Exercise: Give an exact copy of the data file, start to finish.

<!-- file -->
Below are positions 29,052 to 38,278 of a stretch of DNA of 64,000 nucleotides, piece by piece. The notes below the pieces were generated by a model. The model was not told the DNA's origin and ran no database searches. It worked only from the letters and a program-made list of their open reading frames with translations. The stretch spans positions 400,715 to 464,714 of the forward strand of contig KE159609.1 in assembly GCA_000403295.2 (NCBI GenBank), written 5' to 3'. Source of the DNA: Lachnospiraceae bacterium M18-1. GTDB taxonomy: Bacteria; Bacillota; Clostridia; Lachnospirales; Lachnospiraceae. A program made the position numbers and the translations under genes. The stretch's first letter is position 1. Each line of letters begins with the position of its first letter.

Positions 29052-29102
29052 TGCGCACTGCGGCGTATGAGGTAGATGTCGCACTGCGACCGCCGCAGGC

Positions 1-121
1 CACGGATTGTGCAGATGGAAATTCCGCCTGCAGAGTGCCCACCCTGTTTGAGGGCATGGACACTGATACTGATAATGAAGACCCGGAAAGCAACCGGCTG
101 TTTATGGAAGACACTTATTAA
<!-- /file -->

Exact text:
Below are positions 29,052 to 38,278 of a stretch of DNA of 64,000 nucleotides, piece by piece. The notes below the pieces were generated by a model. The model was not told the DNA's origin and ran no database searches. It worked only from the letters and a program-made list of their open reading frames with translations. The stretch spans positions 400,715 to 464,714 of the forward strand of contig KE159609.1 in assembly GCA_000403295.2 (NCBI GenBank), written 5' to 3'. Source of the DNA: Lachnospiraceae bacterium M18-1. GTDB taxonomy: Bacteria; Bacillota; Clostridia; Lachnospirales; Lachnospiraceae. A program made the position numbers and the translations under genes. The stretch's first letter is position 1. Each line of letters begins with the position of its first letter.

Positions 29052-29102
29052 TGCGCACTGCGGCGTATGAGGTAGATGTCGCACTGCGACCGCCGCAGGC

Positions 1-121
1 CACGGATTGTGCAGATGGAAATTCCGCCTGCAGAGTGCCCACCCTGTTTGAGGGCATGGACACTGATACTGATAATGAAGACCCGGAAAGCAACCGGCTG
101 TTTATGGAAGACACTTATTAA